Funding of the space sector was also the focus of a talk by Shiva Dustdar of the European Investment Bank (EIB), the bank for the 28 member states of the European Union. Dustar noted that in the past the EIB has financed the more traditional sector of space companies that include, for example, those in the satellite business. That said, the EIB recognizes the potential disruptive impact of a new generation of companies, and it wants to support them. “There is really a transformation going on and we cannot just sit and wait,” she said. “A lot is happening.”
The unique environment of space allows research—and results—not possible on Earth. Scientists take advantage of three principal factors: microgravity, or weightlessness; the extreme nature of space, which includes dramatic fluctuations between hot and cold temperatures; and the unique view of Earth from space. The ISS, for example, flies about 250 miles above the Earth and completes 16 orbits of the planet every day. It can “see,” or cover, 90 percent of the planet’s populated areas.
Jennifer Lopez is the commercial innovation technology lead at the Center for the Advancement of Science in Space (CASIS), which manages the US National Laboratory aboard the ISS and was created to maximize its use. Lopez described several ongoing ISS research projects with industry managed by CASIS. They range from a study by Merck on new drug-delivery methods for one of their anti-cancer drugs to one by Budweiser on how barley seeds germinate in microgravity. The data from the barley study, she said, could influence how barley is grown on the ground.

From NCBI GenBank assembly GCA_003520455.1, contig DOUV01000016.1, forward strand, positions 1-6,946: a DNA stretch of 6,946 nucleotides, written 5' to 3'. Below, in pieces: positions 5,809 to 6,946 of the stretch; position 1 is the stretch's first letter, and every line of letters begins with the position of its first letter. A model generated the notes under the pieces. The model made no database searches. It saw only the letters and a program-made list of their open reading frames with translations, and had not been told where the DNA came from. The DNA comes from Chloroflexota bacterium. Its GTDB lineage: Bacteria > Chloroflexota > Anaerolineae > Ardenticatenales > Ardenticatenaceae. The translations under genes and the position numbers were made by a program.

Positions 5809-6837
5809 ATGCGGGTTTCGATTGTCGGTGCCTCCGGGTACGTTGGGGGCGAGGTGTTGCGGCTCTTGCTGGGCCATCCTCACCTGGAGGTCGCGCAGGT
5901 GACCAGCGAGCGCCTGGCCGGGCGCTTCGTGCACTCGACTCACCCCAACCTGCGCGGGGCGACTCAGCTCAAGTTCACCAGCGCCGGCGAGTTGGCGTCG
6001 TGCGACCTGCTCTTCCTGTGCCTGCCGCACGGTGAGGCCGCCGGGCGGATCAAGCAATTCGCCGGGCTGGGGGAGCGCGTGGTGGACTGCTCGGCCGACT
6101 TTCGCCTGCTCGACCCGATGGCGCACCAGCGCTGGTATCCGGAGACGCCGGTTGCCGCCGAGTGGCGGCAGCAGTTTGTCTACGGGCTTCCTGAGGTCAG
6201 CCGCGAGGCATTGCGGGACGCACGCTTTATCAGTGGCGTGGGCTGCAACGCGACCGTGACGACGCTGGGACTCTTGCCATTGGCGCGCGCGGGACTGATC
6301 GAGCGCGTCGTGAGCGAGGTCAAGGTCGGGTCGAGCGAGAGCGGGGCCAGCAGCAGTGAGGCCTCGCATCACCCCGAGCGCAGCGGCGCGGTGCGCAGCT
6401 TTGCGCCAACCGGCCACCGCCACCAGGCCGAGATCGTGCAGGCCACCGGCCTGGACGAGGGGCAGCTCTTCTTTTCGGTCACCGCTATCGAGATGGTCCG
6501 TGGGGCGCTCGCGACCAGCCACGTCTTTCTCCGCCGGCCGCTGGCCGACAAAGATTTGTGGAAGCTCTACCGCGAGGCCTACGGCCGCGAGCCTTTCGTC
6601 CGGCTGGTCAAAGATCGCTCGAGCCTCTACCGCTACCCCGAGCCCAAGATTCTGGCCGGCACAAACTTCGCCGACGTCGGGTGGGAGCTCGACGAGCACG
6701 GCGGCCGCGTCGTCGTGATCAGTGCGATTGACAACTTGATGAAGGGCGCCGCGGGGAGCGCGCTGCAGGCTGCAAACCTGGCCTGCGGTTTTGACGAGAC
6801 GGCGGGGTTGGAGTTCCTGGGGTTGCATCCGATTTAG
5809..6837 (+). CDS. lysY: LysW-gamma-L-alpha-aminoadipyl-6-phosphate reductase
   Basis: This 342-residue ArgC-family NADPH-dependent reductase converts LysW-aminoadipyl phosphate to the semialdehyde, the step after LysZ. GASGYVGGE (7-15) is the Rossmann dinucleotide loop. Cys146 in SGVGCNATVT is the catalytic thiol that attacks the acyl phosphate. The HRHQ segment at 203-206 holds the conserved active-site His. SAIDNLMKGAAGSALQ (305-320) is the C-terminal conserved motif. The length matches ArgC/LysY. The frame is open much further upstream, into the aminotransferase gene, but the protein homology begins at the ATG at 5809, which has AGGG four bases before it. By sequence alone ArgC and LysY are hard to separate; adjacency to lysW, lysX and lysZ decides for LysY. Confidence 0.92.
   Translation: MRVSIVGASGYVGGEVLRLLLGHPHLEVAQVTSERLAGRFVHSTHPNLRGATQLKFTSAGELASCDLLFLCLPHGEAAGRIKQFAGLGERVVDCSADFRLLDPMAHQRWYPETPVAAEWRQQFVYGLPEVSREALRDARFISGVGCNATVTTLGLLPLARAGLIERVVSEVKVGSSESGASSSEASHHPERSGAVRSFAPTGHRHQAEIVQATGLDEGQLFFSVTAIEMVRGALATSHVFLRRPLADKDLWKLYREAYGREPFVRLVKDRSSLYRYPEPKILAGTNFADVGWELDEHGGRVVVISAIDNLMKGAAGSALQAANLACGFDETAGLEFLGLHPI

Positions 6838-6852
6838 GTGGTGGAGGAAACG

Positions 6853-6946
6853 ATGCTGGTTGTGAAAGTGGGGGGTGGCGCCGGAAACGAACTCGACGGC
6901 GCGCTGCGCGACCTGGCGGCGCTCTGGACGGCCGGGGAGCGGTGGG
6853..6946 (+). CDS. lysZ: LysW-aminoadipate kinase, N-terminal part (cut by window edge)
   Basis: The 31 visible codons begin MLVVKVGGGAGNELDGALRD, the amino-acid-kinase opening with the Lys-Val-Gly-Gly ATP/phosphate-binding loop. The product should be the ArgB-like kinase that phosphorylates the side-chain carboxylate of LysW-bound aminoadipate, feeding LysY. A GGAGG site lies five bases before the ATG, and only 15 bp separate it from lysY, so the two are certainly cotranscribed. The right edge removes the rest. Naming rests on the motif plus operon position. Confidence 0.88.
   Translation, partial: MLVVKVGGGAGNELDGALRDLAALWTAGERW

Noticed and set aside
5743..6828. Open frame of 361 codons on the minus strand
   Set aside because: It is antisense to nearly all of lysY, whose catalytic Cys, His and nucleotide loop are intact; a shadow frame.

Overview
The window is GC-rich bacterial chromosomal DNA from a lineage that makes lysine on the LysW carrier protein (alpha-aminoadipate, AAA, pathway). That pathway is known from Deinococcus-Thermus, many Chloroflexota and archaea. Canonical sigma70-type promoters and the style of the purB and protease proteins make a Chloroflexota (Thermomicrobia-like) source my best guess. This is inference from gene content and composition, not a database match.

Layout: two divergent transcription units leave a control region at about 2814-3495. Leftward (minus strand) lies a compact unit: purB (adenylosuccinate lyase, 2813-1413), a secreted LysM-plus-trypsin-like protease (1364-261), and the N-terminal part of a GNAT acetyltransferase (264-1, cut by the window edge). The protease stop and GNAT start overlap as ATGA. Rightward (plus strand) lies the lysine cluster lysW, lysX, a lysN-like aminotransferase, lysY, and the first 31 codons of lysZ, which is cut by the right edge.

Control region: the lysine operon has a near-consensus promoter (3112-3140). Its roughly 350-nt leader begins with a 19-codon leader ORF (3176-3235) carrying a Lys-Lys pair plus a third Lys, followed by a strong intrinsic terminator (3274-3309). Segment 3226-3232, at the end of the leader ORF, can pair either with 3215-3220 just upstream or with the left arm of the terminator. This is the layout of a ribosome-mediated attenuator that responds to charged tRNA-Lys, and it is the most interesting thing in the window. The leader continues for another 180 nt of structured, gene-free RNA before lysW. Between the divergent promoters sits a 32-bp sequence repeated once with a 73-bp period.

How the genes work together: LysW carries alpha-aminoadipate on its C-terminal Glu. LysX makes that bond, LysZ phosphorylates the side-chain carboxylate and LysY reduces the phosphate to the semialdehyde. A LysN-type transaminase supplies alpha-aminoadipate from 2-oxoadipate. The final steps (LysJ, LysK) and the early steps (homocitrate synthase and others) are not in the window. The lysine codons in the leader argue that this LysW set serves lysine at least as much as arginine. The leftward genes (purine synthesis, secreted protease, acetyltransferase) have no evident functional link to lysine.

Toward the Future
Several representatives from the space industry described their companies’ plans for the future. Wagner of Blue Origin, for example, noted that their next rocket—the New Glenn, scheduled for first launch in late 2020—will be capable of getting payloads “to the moon and beyond.”
Chris Cummins, chief commerce officer of Nanoracks, said his company’s vision is to ultimately create a whole series of orbiting outposts, or platforms, that can help drop off and pick up materials from space stations like the ISS or the new one being developed by China.
Many of the speakers noted that partnerships are key to the continued growth of a human presence in space. Said Cummins, “space is not going to be done by one company, one nation, alone. It’s going to be [developed by] a big system of lots of people doing various activities.” Concluded Di Pippo of the UN, “Partnership. Partnership. Partnership. It’s the only way to go far in a field like space.”
DPSS18 was organized by the nonprofit Science Partnership Fund, a nonprofit created to pave the way for foundations and corporations to support crowdfunding projects and public events in physics, astronomy and space exploration. The symposium was hosted by Columbia University.
Some 11 organizations sponsored DPSS18. Key among them: Blue Origin, the European Investment Bank, Elsevier, and the BoldlyGo Institute. Other sponsors include Tyvak, the Center for the Advancement of Science in Space, and Cosmos Magazine.
By Elizabeth A. Thomson